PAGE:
Greetings from Portugal, where my weather is better than yours.

This is the first our kids have been out of the country.

Technically, they’ve been on the Canadian side of Niagara Falls, but that hardly counts. Eating at a Rainforest Cafe doesn’t exactly qualify as an exotic culinary experience. 

This is their official maiden voyage outside of the U.S., the first stamps on their passports, the first leap forward, time-zone speaking. 

I’m a little sad about that, to be honest.

Before we even had kids, I dreamed about them being international citizens. I pictured taking them on ski trips to the Alps, food tours of Northern Italy, museums in Paris. 

But life happens. 

Unforgiving gymnastics schedules, musical performances and camps, vacations visiting grandparents who live daylong drives afar – all of it conspired to keep our girls landlocked. Until now. 

I’ve done my share of foreign travel, mostly for work, a little for fun. Tara has me beat, handily, in frequency and distance of globetrotting. We’re both better for it.

Venturing outside of Uncle Sam’s backyard has the incongruous effect of making you appreciate what makes America special, while simultaneously debunking any delusions of our exceptionalism. No places – or people – are inherently superior to any other. Everyone – and everywhere – is exceptional in its own way. 

I’m super curious to see what Noelle and Maddie take from this experience. My generation and those before it were raised to revel in our patriotic preeminence. I needed global perspective to rein that in. 

Gen Z is more cynical, jaded by the last six-plus years of shameful political theater, more mass shootings than they can count, pernicious inequities, and greed. As much as I want our girls’ eyes to be opened by this adventure, I hope they’ll be grateful to return home.

Of the nearly 400,000 questions in the CivicScience database, few are more correlated with a broad array of attitudes and beliefs than our questions about world travel. Views on immigration, race, gun laws, and even the economy, can be almost unfailingly predicted by how often a respondent has traveled internationally (cruises notwithstanding). It’s nearly as reliable as asking their party affiliation or what cable news network they watch.

Leaving our safe havens – our echo chambers – teaches us empathy and humility. It also helps us to appreciate our luxuries and opportunities – and why we should be eager to share them with all who wish to come.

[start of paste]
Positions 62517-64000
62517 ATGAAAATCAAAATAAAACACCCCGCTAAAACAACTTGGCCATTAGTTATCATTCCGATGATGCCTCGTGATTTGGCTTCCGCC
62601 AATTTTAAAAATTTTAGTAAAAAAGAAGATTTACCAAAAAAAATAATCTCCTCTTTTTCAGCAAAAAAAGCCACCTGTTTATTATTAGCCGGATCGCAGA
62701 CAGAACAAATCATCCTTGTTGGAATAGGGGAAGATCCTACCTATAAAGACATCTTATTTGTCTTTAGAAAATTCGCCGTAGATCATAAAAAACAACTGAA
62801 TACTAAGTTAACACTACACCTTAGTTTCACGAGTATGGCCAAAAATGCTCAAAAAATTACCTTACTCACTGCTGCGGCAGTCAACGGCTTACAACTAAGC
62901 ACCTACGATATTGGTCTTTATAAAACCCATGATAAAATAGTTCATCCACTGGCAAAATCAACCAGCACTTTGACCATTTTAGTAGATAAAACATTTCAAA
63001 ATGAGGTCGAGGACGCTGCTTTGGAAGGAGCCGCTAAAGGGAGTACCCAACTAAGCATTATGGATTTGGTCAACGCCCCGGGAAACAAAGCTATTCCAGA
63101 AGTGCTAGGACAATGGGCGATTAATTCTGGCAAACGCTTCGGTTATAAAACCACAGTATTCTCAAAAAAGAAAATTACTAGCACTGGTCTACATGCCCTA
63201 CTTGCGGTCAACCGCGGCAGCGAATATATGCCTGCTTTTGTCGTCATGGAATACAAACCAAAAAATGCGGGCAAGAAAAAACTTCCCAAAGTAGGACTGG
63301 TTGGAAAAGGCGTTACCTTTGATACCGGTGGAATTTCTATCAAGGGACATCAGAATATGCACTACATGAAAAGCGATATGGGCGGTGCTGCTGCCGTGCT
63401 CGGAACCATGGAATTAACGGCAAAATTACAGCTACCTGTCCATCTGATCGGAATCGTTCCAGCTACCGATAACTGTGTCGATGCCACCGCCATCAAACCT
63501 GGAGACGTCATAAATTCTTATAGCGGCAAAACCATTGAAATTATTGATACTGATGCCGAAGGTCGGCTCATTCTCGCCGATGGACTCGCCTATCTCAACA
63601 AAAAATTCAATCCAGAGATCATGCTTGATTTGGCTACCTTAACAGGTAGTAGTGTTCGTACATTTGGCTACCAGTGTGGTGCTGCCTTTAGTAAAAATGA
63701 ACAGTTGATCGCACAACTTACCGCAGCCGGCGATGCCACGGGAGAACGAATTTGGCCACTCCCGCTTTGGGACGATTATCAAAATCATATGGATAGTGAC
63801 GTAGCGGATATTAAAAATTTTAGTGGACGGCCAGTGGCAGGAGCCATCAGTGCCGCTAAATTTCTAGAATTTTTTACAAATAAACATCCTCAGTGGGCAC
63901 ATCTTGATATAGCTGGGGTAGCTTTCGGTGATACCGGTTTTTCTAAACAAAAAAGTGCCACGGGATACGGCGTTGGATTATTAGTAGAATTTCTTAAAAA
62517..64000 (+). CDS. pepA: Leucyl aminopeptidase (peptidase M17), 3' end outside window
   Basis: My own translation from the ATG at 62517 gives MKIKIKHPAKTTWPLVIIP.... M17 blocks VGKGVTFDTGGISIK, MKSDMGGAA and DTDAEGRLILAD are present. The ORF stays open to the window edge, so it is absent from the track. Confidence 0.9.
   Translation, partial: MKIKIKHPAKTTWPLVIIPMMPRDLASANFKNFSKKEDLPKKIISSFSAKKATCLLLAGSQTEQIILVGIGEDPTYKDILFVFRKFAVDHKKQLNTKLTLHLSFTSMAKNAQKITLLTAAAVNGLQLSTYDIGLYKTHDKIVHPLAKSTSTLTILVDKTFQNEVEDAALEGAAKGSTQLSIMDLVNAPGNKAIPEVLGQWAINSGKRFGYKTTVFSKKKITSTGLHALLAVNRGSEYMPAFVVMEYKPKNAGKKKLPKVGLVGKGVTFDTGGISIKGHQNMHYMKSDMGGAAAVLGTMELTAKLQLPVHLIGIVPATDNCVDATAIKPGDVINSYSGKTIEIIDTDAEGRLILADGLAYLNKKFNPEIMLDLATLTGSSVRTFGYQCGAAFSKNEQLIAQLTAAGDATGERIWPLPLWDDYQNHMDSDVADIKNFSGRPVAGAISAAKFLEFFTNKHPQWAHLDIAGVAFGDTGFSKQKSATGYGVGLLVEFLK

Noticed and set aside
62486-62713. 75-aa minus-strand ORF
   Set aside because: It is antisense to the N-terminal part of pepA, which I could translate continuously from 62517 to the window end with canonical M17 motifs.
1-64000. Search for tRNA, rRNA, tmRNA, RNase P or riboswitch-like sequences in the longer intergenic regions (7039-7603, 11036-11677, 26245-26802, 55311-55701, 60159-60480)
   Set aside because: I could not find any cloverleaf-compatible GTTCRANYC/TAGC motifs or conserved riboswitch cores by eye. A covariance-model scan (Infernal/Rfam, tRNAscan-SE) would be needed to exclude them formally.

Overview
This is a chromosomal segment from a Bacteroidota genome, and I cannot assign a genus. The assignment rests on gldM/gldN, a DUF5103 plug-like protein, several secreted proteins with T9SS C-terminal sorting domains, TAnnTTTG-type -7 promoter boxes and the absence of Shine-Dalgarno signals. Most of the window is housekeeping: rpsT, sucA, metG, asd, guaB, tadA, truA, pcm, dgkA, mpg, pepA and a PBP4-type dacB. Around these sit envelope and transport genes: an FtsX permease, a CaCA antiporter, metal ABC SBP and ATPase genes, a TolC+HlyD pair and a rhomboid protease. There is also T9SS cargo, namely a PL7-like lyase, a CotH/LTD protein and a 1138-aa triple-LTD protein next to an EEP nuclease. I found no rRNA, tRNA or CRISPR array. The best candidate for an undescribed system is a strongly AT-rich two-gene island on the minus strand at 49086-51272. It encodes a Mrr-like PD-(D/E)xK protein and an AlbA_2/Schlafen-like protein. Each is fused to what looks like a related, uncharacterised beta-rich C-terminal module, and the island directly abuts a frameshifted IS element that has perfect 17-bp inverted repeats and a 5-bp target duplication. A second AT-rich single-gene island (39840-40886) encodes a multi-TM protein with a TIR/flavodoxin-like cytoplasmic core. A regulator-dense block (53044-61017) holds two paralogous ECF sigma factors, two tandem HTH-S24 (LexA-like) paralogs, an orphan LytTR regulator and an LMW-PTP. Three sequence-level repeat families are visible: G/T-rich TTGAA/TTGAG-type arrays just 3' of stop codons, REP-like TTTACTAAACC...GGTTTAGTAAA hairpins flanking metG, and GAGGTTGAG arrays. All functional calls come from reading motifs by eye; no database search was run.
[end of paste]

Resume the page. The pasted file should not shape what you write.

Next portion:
Hopefully, this will be the first of many journeys abroad for our kids. 

They have some catching up to do.

Here’s what we’re seeing: 

Consumer confidence had a small uptick over the past two weeks, for no obvious reason. Perhaps we finally hit bottom and there was nowhere to go but up. Our Economic Sentiment Index had a minor (if temporary) period of relief, driven mostly by Americans’ bolstered hope that the economy will improve over the next six months – I guess most of them aren’t on Twitter. Meanwhile, attitudes toward the job market are cooling as more and more companies warn of hiring freezes and layoffs. The next few quarters should be quite a ride.

Meanwhile, comfort levels doing most public activities have reached heights not seen since last year. Despite the recent wave of COVID that ripped through our communities these past couple months, most people are unfazed – though it could be because so many people are now immune. It bodes well for experiential commerce this summer, inflation be damned. Incidentally, one car ride in Europe will make you long for U.S. gas prices. Funny that nobody here blames their federal government (or ours). 

That’s not to say it’s all good news, obviously – as inflation and gas prices are beginning to impact everything from food independence to healthcare. Seventy-six percent of Americans say they have chosen not to purchase an item at the grocery store in the past month because of its exorbitant cost. More concerning are the hard choices people are making about their healthcare. Twenty-seven percent of U.S. adults (a record in the years we’ve been tracking it) say they could not visit a doctor in the past 12 months for financial reasons. Twenty-two percent have opted not to purchase prescription medications. What could possibly go wrong?

It’s hard to be particularly proud of the way we treat LGBTQ+ individuals in this country, even during Pride Month. While most of my similarly-aged non-hetero friends are quick to tell me how much more accepting our culture has become throughout their lives, we still have a woefully long way to go. The emotional well-being of LGBTQ+ Americans – their fears, anxieties, and overall mental health – significantly lag the U.S. Gen Pop as a whole. It’s particularly troublesome among younger Millennials and Gen Zs. We need to do better. 

People plan to cut back on their Father’s Day gifts this year, which is fine by me because I just want to sleep in and watch golf. Ten percent of U.S. adults say they plan to spend MORE on the dads in their lives this year – while 22% say they plan to spend LESS. Watches and personal items are the most popular likely gift, followed by a meal at a restaurant. Speaking on behalf of dads everywhere, save your money. A card is always nice, but otherwise, we just want to relax. Why do you think they play the U.S. Open on Father’s Day weekend every year?

More studies from the brilliant CivicScientists this week:

These were the most popular questions this week:

Answer Key: Outdoor by a mile; Relaxation; Air travel; Definitely; Is there any other kind? 

Hoping you’re well.


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